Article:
And it not just for fun. In fact growing edible space food marks a significant new milestone towards enabling deep space human exploration, as explained by Kelly.
“Having lived on the space station for a while, I understand the logistical complexity of having people work in space for long periods and the supply chain that’s required to keep us going,” Kelly remarked.
“If we’re ever going to go to Mars someday, and we will, we’re going to have a spacecraft that is much more self sustainable with regard to its food supply.”
Experiments like these are critical for NASA’s plans to send humans on a “Journey to Mars” in the 2030s.
The “Journey to Mars” and back is likely to take well over two years and resupply is not possible. Crews will have to grow at least a portion of their own food and today’s experiment helps pave the human path to the Red Planet.
The “Veggie” experiment was developed by Orbital Technologies Corp. (ORBITEC) in Madison, Wisconsin.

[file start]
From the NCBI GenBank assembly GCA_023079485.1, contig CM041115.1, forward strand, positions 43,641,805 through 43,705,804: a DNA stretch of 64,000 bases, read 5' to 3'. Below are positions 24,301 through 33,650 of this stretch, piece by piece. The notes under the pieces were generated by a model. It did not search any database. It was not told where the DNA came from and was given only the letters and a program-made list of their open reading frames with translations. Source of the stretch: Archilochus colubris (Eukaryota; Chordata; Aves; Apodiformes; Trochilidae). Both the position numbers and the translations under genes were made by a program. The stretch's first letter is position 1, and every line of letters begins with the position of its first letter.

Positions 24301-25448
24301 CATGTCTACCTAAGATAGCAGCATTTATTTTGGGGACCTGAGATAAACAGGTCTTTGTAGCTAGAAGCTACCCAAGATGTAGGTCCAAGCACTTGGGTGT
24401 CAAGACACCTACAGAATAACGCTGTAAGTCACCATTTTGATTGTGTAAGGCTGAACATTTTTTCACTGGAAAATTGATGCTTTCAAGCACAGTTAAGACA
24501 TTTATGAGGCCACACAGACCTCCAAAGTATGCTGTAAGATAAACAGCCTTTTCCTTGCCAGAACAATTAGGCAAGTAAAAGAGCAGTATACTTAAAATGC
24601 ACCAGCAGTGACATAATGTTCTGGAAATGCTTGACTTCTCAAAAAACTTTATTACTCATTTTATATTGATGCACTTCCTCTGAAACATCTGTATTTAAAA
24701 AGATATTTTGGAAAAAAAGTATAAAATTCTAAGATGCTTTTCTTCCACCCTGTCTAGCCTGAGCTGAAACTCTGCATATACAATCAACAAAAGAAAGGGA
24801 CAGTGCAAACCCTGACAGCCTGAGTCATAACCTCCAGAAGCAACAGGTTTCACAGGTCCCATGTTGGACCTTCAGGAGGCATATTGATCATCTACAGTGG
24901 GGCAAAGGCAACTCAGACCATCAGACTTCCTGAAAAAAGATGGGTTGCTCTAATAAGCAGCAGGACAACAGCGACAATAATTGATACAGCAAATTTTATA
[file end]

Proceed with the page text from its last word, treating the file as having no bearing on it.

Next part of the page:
The Veggie-01 apparatus was thoroughly tested at Kennedy before flight. It was delivered, along with two sets of pillows containing the romaine seeds and one set of zinnias, to the ISS by the SpaceX-3 Dragon cargo resupply mission launched in April 2014.
The lettuce crop inside the Veggie-01 plant pillows were activated by Kelly on July 8. They were grown for 33 days before being harvested today. The seeds had been stored dormant on the station for some 15 months since arriving aboard the SpaceX-3 Dragon, according to NASA.
The collapsible and expandable Veggie unit features a flat panel light bank that includes red, blue and green LEDs for plant growth and crew observation.
Stay tuned here for Ken’s continuing Earth and planetary science and human spaceflight news.